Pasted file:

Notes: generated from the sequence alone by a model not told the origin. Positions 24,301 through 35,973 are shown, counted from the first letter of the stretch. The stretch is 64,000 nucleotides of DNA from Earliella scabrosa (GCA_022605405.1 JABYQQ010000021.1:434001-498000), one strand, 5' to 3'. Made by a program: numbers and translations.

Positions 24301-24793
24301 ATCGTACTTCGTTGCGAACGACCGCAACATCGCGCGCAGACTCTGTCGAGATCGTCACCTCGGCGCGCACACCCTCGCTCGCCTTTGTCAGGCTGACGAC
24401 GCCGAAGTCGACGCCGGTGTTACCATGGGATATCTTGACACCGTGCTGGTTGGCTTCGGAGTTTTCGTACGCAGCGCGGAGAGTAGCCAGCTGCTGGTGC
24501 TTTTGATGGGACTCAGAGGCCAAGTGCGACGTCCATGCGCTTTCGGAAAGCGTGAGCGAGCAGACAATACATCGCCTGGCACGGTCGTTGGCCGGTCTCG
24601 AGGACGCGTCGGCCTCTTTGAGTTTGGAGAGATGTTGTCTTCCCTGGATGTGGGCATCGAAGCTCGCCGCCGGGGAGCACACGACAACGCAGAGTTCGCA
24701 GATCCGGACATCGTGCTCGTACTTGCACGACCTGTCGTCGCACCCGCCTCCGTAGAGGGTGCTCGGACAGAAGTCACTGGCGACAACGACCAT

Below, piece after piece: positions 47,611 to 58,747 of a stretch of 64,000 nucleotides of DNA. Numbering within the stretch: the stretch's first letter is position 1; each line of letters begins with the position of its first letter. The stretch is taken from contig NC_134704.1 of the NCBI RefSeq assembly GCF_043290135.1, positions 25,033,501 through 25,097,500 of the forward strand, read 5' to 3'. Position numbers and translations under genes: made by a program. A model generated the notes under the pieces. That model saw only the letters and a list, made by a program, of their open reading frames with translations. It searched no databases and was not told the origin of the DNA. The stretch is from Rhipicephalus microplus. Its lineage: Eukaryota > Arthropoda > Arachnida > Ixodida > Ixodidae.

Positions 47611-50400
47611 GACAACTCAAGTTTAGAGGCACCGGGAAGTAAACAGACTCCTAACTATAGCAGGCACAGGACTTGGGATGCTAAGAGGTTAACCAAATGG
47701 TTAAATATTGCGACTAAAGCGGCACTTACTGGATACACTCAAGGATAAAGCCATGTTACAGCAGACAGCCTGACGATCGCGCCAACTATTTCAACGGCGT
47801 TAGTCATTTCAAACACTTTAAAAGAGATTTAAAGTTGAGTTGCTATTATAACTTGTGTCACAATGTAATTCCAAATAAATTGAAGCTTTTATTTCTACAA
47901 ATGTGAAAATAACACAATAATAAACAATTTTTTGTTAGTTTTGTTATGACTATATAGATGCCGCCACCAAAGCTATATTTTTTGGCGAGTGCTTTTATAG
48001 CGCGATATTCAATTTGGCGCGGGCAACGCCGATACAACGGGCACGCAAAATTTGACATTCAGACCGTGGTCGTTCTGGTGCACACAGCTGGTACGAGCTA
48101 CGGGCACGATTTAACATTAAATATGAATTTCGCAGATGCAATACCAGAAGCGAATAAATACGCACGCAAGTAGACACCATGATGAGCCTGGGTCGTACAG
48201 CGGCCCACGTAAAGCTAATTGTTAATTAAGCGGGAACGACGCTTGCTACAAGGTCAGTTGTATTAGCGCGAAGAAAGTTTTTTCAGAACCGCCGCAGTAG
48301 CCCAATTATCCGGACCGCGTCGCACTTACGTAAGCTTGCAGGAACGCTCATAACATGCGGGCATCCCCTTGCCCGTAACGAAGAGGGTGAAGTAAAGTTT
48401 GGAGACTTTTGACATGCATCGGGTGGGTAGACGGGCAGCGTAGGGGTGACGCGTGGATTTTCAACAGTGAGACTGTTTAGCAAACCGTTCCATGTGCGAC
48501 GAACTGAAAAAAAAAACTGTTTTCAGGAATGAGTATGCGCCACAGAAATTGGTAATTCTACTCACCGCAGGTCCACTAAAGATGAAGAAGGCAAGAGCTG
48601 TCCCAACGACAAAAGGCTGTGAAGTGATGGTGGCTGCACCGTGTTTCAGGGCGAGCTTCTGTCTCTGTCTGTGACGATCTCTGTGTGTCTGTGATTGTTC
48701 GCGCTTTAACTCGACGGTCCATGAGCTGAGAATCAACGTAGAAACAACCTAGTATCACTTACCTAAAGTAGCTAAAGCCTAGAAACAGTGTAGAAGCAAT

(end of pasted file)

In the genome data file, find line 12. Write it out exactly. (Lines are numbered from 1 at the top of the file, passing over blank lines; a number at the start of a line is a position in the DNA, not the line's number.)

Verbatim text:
47801 TAGTCATTTCAAACACTTTAAAAGAGATTTAAAGTTGAGTTGCTATTATAACTTGTGTCACAATGTAATTCCAAATAAATTGAAGCTTTTATTTCTACAA